That would make Sagittarius A the first radio source discovered in the constellation Sagittarius.

And by extension, because the first X-Ray source discovered in a given constellation will tend to be the 'brightest' one (because of the relative insensitivity of the early X-Ray detectors such as Uhuru), typically the 'A' nomenclature will also reflect the most intense X-Ray source as well.

tracer
2004-Mar-09, 12:22 AM
So ... does that mean the "Cassiopeia A" moniker was applied after it was discovered as a radio source, or does it mean that the name was applied after it was discovered as an X-Ray source? Does the first X-ray source in a constellation also get the "A" appelation, separate and distinct from the first radio source?

AGN Fuel
2004-Mar-09, 02:08 AM
So ... does that mean the "Cassiopeia A" moniker was applied after it was discovered as a radio source, or does it mean that the name was applied after it was discovered as an X-Ray source? Does the first X-ray source in a constellation also get the "A" appelation, separate and distinct from the first radio source?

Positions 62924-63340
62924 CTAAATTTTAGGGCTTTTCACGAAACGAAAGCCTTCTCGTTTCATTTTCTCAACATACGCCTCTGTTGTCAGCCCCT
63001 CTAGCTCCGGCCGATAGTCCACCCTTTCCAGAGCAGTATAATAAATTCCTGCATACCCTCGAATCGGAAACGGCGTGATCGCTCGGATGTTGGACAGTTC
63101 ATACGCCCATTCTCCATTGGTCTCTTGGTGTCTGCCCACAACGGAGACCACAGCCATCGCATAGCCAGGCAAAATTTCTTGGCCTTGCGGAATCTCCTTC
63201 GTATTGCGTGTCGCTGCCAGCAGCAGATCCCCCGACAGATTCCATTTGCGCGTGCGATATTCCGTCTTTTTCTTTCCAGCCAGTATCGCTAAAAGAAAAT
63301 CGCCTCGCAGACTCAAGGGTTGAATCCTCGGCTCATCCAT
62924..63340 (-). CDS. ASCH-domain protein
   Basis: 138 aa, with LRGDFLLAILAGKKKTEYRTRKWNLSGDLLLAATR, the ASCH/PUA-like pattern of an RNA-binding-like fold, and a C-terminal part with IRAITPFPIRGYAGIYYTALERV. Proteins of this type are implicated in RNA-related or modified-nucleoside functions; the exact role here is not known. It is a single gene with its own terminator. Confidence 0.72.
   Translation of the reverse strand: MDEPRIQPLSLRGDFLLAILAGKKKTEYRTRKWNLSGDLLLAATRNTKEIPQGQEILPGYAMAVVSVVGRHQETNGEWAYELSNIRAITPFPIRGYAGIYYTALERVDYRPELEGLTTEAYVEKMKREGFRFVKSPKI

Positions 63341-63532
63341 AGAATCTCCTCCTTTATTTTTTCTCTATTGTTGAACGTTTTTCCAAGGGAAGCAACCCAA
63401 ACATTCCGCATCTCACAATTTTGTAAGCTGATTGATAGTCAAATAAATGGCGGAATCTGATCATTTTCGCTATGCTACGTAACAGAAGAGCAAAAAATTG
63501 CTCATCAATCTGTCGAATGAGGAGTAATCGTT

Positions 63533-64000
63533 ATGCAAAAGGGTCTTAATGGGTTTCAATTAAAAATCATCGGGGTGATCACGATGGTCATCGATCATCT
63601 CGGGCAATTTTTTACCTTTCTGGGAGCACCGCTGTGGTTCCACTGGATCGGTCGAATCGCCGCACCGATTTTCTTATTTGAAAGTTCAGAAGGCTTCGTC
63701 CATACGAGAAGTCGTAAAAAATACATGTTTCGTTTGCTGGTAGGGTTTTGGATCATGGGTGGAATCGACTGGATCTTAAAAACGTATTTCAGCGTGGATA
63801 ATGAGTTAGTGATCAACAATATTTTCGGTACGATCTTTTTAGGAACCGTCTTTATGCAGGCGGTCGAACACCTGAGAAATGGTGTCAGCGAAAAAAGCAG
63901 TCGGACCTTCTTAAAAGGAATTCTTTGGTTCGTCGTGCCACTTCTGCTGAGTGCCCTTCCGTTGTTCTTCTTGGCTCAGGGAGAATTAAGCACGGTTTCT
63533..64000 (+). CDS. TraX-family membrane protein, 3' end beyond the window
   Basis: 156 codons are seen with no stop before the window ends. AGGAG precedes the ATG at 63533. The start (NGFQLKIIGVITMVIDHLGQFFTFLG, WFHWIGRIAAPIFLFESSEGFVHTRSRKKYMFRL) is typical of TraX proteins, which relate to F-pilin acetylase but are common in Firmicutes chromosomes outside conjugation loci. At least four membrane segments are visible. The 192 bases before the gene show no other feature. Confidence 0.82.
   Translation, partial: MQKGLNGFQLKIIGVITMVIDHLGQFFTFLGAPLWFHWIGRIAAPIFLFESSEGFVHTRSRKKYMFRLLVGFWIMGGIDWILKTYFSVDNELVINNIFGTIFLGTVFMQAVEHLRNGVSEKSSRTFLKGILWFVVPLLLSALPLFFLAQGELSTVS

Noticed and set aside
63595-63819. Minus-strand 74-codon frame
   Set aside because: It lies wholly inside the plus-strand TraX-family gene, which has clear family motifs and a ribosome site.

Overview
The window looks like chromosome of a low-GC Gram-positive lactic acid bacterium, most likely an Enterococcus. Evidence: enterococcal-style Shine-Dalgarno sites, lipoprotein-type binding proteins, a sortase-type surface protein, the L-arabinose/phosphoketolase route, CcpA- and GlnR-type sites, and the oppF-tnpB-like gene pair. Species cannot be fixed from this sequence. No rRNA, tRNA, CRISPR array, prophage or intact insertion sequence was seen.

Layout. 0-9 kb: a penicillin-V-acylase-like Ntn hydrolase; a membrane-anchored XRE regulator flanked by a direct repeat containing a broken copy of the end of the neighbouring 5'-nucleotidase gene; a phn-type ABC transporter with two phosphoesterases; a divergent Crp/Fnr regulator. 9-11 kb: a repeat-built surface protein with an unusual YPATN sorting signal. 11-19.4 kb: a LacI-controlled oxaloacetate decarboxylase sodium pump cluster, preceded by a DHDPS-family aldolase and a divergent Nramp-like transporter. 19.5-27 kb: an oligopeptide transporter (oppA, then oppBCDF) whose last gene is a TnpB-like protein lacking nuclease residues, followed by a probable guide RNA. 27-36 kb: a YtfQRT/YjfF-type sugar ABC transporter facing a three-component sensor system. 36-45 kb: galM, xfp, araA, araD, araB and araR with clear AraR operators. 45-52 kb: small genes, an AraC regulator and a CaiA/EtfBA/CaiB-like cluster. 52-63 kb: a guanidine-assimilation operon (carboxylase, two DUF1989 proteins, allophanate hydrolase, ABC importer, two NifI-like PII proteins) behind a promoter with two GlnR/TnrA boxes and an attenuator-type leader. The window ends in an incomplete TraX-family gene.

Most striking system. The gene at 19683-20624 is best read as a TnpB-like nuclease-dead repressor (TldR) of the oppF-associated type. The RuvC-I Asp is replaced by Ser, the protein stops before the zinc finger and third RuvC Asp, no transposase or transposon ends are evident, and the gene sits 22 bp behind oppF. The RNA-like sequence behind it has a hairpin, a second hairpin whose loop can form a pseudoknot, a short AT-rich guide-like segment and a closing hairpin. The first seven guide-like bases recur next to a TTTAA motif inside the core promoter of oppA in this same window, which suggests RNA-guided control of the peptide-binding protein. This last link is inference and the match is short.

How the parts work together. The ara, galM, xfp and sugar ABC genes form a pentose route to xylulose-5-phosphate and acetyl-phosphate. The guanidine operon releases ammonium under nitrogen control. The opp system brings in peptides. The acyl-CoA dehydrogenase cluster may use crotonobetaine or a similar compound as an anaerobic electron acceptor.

No, I'm sorry Tracer - my previous post was very ambiguous. I was trying to refer to the point that the processes that form the intense radio source can also produce bright X-Ray sources, such as was the case with the Cas A image by Chandra that was discussed earlier.

The 'A' nomenclature refers to the radio source. X-Ray sources are usually given an 'X' rating! (such as Scorpius X-1, Cygnus X-1 etc)

The Bad Astronomer
2004-Mar-09, 02:13 AM
It was Cas A when it was discovered as a radio source. It was found to be an X-ray source much later.

X-rays sources have a similar system; in Cygnus, the first source found was called Cygnus X-1.

I think Cas A was found as a radio source before it was found optically. There isn't much there optically; there is way too much dust between us and it.

tracer
2004-Mar-09, 03:31 AM
So, then, radio sources in Cygnus would be called "Cygnus A", "Cygnus B", "Cygnus C", etc., in order of their discovery, right?